Poor advice and parental anxiety are two of the most common reasons why parents and infants lose sleep and struggle with sleep deprivation for weeks, months, even years together sometimes, according to child health nurse and Sunshine Coast author Rowena Bennett. The Queenslander's new book "Your Sleepless Baby: The Rescue Guide" talks about various sleeping problems and also guides parents through a step-by-step process so that they can identify and find a solution to their baby's issues, reports Fraser Coast Chronicle.
Starting from infancy to the initial few years of a child are very vital in determining the mental and physical health of the child for a lifetime. A new study suggests that exposure to air pollution from traffic during infancy could hamper the lung function in children up to 8 years of age.
Want your child to grow up happy and be socially adjusted? Bond well with them during their infancy, says a new study. The study by researchers from University of Iowa has found that if children have an intimate relationship with a parent during their infancy period, they grow up to be less troubled, aggressive or experience other emotional and behavioral problems.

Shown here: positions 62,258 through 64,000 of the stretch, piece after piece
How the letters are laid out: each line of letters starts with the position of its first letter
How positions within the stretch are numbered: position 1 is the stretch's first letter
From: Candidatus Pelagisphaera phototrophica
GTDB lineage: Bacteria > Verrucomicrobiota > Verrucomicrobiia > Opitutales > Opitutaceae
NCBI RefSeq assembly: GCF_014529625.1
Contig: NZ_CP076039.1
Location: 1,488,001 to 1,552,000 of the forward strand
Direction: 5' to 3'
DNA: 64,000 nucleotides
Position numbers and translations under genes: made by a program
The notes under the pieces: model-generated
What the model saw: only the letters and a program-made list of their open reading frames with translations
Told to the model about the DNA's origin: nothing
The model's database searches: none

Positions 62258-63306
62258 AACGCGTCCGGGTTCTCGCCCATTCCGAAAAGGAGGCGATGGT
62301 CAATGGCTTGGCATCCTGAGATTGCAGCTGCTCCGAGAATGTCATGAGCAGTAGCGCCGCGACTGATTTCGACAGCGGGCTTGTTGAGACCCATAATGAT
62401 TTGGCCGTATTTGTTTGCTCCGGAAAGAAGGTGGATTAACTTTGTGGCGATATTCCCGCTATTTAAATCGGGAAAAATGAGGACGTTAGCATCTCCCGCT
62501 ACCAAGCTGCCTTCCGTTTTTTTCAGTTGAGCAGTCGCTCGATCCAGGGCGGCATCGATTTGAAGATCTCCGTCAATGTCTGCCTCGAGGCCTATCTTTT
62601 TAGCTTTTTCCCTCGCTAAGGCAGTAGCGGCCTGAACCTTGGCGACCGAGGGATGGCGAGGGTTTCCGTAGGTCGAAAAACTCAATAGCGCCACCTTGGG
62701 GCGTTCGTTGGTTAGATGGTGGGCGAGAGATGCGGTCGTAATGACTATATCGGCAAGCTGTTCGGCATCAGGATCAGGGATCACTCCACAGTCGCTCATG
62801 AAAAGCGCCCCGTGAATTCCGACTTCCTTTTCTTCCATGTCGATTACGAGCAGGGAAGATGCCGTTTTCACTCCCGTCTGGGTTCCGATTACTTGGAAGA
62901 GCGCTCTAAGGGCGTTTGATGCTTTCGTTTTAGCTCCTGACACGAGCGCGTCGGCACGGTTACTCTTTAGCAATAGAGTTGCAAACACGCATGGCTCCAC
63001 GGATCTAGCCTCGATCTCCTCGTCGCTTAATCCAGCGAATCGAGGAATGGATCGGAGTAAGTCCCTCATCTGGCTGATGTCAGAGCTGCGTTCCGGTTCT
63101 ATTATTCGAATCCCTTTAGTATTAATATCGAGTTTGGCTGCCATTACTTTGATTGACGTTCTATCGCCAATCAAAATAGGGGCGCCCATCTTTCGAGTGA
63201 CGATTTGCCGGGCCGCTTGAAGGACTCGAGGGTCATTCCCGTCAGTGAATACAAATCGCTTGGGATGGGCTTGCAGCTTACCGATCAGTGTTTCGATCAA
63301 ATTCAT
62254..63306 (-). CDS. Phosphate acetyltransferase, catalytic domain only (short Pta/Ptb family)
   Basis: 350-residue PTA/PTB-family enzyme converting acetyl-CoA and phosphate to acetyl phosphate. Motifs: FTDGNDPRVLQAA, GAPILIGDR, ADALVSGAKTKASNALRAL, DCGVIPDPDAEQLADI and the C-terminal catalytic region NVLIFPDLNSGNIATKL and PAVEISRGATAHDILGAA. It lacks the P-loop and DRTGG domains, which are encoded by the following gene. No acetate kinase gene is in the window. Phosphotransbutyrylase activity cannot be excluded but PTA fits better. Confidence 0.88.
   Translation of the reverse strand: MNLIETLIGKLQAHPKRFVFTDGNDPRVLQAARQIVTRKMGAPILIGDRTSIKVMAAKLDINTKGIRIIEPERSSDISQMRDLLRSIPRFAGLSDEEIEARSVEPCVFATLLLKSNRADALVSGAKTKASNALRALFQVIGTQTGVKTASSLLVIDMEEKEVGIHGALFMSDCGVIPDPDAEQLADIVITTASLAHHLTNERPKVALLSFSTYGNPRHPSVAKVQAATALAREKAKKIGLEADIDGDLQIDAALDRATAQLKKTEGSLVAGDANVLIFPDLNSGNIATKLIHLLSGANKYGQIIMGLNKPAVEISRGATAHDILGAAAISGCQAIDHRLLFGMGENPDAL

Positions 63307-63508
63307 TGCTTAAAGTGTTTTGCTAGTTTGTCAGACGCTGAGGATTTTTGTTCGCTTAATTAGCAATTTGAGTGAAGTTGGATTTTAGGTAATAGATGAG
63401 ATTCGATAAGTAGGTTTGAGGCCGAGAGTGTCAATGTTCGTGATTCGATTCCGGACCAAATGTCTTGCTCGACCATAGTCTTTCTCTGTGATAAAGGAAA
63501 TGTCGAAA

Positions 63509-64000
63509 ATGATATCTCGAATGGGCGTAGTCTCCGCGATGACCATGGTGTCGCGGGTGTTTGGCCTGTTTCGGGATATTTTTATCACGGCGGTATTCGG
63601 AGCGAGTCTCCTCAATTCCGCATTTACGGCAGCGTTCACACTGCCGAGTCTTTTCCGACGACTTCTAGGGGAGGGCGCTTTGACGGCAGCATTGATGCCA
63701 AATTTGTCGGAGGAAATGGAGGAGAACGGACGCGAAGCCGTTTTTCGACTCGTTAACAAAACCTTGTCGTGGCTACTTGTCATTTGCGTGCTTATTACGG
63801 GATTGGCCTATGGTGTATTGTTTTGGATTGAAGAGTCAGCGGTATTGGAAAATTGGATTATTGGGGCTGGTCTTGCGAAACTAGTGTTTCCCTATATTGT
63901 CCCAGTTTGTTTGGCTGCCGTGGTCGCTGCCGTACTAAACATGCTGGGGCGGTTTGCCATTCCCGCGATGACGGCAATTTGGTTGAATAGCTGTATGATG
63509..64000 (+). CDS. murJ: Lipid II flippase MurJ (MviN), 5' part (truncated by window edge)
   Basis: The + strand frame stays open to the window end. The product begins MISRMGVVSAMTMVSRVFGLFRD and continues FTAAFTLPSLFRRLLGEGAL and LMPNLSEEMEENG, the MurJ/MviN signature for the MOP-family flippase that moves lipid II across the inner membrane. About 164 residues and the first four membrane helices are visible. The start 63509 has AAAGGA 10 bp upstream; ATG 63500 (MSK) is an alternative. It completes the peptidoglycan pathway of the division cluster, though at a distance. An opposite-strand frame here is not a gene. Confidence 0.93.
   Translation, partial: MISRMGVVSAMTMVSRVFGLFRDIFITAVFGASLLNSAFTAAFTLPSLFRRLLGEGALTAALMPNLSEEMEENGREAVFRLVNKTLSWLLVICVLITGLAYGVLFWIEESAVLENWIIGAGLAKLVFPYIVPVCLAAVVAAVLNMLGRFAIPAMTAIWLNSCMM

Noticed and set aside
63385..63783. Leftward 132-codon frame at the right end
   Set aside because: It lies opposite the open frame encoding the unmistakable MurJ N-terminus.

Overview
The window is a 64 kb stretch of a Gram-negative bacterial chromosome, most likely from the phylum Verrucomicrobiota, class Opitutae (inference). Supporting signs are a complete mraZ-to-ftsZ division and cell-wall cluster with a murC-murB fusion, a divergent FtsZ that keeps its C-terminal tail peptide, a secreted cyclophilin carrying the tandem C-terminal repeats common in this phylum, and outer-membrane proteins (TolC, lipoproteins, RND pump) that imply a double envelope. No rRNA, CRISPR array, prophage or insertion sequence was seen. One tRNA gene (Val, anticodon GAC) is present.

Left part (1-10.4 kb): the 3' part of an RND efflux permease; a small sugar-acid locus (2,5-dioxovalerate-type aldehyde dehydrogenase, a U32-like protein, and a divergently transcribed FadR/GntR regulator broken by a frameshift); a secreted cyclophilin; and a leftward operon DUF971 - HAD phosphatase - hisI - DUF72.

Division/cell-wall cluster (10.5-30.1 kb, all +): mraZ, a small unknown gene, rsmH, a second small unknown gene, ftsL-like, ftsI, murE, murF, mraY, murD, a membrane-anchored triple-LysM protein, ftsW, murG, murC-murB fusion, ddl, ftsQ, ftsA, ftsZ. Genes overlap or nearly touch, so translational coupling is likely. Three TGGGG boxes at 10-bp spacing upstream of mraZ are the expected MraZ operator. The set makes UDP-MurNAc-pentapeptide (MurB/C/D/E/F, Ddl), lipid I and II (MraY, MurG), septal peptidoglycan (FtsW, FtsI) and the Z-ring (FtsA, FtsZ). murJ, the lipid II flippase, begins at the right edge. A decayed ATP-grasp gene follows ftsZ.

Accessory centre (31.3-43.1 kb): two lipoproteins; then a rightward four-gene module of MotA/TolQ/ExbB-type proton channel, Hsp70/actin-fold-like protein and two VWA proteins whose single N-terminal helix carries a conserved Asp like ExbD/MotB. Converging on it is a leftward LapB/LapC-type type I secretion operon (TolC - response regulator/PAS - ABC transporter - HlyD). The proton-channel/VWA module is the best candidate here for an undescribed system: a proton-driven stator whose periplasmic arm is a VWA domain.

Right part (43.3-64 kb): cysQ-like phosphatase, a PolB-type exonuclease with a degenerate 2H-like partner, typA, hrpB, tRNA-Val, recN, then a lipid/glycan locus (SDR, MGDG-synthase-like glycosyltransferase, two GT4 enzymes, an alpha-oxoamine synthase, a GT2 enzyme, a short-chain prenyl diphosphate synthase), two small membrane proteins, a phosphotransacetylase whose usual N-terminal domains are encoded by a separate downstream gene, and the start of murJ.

A new study by researchers from Murdoch Childrens Research Institute claims that "controlled comforting" and "camping out" (behavioral sleep technique) not only help infants sleep better, it also reduces depression levels in mothers.
According to a new study, babies as young as six-months-old observe their parents very keenly to determine if something is funny, and this apparently helps them develop a sense of humor.
A new study claims that bottle-fed infants are at a higher risk of developing a serious intestinal condition which may need surgery. Pyloric stenosis is a condition that causes severe vomiting in infants. In this condition, the lower part of the baby's stomach narrows, restricting the amount of food intake and casing forceful vomiting, dehydration and salt and fluid imbalances, Medical Xpress reported.
Numerous Studies claim that Breastfeeding is the best may to nourish infants.
Infants' perception of risk and safety has always been an interesting area of research, and various studies have been conducted so far to observe and understand their willingness to cross a visual cliff, a large drop-off covered with a solid glass surface. After gaining crawling for sometimes, infants tend to start avoiding cliffs and apparent drop offs, which has always made researchers believe that they do so due to the fear of heights.
Researchers from the University of Sheffield School of Health and Related Research (ScHARR) are today making a series of recommendations for NHS mental health trusts to change the way they collect and use patient feedback to improve the quality of care for inpatients.